Similar systems are available from other DCS vendors, HMI/SCADA software developers, and manufacturing automation suppliers. One major problem is that the software may not work with anything else outside each particular company. Foxboro’s WISE may not work with Rockwell’s RSLogix5000 system, for example. 

Let’s Play Nice
One way to make everyone play well together is to purchase collaboration software from a reputable company. Intergraph offers “data-centric” engineering, design, and operation tools, such as SmartPlant 3D, SmartPlant P&ID and[t2] INtools. Aspentech also has integrated engineering tools, such as the Aspen Engineering Suite, Zyqad collaborative engineering tools, and simulation and optimization packages. Where one company stops and the other starts is difficult to determine, because they have been joined at the sales hip since 1999, and market each other’s products. All the two company’s many tools interface in one way or another with DCSs, HMI/SCADA software, process historians, and other control packages.

Both are often employed at the same company, such as Fluor and Dow Chemical. Fluor, for example, used Aspentech software to help develop the gas processing plant mentioned above, but it also uses Intergraph’s software.

It appears, however, that you just don’t buy collaboration or CCE software and expect it to run all by itself. Considerable effort on your part may be involved.

When Aux Sable Liquid Products of Calgary, Alberta, Canada, decided to build a natural gas liquids (NGL) extraction plant in Channahon, Ill., it wanted to use CCE to help the project go smoothly. They hired Delta Hudson, a local EPC to do the engineering. Tom Pearson, project systems supervisor at Delta Hudson says they used Intergraph’s PDS to achieve CCE. “It integrates all engineering disciplines through one interface, and links them to a common database,” says Pearson. “This integration facilitates CCE. With tools such as SmartPlant Review, we are not only able to complete electronic squad checks across disciplines, but we are able to extend reviews directly to the customer.”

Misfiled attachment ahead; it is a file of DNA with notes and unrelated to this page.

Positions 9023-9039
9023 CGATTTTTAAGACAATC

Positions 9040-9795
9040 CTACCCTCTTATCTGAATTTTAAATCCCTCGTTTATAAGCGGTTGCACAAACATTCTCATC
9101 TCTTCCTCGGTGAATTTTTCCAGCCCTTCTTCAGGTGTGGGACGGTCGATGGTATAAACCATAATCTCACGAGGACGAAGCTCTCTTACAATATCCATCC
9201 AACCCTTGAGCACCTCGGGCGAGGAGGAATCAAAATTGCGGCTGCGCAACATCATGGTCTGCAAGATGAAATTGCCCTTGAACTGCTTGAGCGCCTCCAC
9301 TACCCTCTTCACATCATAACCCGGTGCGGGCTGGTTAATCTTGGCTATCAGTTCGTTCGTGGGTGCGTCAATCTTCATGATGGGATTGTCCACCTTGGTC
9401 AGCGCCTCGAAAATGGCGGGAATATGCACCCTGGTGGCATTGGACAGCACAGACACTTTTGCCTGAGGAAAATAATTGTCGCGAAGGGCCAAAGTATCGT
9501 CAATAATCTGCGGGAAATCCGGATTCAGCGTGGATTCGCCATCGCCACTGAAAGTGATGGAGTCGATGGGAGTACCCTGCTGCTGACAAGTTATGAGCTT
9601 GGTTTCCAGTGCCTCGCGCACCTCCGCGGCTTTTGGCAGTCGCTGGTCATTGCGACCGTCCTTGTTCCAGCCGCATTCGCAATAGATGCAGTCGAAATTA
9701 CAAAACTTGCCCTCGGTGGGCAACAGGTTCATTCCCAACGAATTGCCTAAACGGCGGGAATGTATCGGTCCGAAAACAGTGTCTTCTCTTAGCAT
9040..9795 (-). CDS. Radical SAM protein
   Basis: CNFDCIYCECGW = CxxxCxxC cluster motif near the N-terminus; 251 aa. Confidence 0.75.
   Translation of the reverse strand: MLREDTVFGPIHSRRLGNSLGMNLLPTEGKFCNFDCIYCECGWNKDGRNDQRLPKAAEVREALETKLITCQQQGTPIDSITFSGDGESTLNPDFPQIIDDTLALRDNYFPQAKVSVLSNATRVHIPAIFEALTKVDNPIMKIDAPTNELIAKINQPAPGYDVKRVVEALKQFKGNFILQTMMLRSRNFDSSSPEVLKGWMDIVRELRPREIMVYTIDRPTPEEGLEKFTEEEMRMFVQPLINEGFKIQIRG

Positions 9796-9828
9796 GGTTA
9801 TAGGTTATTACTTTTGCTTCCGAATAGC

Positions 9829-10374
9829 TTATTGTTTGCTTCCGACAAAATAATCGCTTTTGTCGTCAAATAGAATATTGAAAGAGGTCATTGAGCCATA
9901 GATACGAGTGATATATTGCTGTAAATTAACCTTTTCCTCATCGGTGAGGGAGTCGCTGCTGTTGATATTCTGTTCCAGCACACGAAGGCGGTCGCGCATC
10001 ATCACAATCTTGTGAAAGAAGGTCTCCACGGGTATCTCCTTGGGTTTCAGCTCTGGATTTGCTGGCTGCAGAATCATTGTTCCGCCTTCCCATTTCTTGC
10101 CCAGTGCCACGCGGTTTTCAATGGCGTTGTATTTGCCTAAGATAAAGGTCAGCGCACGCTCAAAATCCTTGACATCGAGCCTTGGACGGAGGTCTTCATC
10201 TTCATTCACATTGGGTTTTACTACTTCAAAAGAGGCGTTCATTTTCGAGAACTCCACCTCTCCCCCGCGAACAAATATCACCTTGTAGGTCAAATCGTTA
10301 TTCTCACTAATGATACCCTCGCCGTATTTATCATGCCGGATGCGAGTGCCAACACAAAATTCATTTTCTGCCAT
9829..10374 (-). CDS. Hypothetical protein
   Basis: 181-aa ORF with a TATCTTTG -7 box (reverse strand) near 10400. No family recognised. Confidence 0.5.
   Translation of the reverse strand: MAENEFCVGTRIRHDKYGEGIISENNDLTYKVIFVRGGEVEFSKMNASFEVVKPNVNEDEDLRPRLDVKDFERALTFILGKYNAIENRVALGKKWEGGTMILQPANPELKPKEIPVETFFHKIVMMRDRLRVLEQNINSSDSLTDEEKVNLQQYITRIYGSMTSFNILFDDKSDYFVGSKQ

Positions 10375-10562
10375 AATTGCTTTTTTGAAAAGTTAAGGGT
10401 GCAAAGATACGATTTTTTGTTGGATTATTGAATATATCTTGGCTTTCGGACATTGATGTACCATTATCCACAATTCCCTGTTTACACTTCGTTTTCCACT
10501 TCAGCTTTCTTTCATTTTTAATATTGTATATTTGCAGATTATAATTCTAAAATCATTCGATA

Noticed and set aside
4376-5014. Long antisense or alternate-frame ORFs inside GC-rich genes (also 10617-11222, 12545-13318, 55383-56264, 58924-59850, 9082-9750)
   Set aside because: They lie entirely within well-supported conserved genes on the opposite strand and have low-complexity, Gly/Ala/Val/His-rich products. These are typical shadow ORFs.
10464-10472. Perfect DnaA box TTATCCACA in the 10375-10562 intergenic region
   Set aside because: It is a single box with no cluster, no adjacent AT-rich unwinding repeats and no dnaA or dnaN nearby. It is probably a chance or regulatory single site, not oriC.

However, Delta Hudson didn’t just run PDS and Smart Plant Review all by itself. They had to run it with their own Online Project Systems (OPS) software.

Likewise, Bechtel employs a combination of software from vendors and its internally developed platforms to perform work globally. “We have our own dedicated Wide Area Network (WAN) connectivity with server farms strategically located to enable our work execution,” says Marshall. “Our hardware systems are constantly being optimized with regard to location and bandwidth requirements as requirements change.”

Bechtel is using Intergraph’s PDS, P&ID, 3DCADD and Smart Plant suite. “Many specialty design applications are integrated for data exchange by DataBroker, a Bechtel-developed application,” explains Marshall.

Seems like an awful lot of trouble for a lone control engineer in a small plant, without access to the resources of a big EPC. “There are many software solutions on the market today that will enable concurrent and collaborative engineering and design,” says Dow-Corning’s Conklin, who has been using CCE since the 1990s. “However, software solutions have a cost associated with them, over and above the initial purchase costs.

Software solutions have a certain amount of infrastructure requirements, such as hardware, networks, ongoing/version maintenance, and training. So if you have a small facility some of these solutions can be cost prohibitive.”